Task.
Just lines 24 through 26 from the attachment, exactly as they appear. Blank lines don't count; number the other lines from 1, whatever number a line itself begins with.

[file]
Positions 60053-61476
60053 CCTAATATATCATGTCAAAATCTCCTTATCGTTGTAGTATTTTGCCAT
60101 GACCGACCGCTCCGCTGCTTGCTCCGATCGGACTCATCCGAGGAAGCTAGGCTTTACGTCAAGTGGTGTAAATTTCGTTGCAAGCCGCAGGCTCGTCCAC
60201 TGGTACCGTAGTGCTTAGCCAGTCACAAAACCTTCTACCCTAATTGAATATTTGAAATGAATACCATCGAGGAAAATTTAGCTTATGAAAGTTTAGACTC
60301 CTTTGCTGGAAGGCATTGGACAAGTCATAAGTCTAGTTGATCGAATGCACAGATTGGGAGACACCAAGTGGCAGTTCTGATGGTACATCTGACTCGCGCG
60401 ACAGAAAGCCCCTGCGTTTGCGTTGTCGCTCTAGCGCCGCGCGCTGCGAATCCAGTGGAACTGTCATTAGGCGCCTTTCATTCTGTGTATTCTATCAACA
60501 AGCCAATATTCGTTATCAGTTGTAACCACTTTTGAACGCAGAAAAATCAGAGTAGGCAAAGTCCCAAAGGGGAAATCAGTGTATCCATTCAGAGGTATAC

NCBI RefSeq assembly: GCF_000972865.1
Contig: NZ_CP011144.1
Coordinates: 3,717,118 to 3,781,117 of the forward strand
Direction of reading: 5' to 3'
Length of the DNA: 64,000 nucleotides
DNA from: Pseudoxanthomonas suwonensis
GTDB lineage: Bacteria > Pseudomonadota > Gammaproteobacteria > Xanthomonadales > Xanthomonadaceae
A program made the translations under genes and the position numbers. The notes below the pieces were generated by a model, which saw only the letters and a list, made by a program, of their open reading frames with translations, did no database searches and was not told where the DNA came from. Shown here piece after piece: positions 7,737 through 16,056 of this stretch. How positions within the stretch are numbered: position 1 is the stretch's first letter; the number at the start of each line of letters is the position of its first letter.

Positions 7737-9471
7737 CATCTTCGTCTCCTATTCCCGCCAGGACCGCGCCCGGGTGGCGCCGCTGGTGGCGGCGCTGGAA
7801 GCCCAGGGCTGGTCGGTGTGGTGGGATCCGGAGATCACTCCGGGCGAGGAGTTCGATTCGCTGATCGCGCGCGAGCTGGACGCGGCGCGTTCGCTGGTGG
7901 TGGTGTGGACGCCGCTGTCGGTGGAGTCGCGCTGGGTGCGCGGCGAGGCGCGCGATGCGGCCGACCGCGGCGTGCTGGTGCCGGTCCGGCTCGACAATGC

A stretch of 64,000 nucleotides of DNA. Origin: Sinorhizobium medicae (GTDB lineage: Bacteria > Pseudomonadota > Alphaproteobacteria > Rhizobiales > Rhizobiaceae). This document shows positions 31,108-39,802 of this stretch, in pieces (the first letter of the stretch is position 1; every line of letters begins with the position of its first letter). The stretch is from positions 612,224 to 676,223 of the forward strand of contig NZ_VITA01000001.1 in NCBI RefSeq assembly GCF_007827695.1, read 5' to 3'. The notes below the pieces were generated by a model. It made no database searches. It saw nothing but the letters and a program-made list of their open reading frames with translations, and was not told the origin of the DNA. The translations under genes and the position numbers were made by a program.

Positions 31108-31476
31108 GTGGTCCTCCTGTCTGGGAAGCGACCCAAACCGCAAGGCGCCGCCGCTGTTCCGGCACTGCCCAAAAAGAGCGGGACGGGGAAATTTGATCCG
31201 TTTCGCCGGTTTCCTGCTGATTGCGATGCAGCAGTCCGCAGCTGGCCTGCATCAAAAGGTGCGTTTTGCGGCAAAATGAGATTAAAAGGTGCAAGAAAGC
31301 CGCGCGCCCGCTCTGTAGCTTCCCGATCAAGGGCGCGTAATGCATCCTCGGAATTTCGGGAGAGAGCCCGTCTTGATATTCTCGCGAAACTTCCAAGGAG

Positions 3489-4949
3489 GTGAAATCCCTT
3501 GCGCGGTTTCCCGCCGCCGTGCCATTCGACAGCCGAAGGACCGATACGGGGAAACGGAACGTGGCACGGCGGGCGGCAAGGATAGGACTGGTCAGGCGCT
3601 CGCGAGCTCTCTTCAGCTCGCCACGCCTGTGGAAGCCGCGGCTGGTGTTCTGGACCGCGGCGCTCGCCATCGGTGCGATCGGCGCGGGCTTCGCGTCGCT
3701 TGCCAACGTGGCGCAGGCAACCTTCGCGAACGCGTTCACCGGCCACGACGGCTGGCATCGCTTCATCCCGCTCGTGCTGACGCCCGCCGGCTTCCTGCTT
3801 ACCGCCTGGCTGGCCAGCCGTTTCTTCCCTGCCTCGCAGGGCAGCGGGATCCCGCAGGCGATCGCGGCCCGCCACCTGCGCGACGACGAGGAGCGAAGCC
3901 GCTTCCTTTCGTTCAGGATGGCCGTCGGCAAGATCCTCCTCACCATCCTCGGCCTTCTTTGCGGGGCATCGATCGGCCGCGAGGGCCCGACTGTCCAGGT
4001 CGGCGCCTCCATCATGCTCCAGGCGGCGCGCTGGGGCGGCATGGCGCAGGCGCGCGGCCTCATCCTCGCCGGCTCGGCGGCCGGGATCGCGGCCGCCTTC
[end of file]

31301 CGCGCGCCCGCTCTGTAGCTTCCCGATCAAGGGCGCGTAATGCATCCTCGGAATTTCGGGAGAGAGCCCGTCTTGATATTCTCGCGAAACTTCCAAGGAG

Positions 3489-4949
3489 GTGAAATCCCTT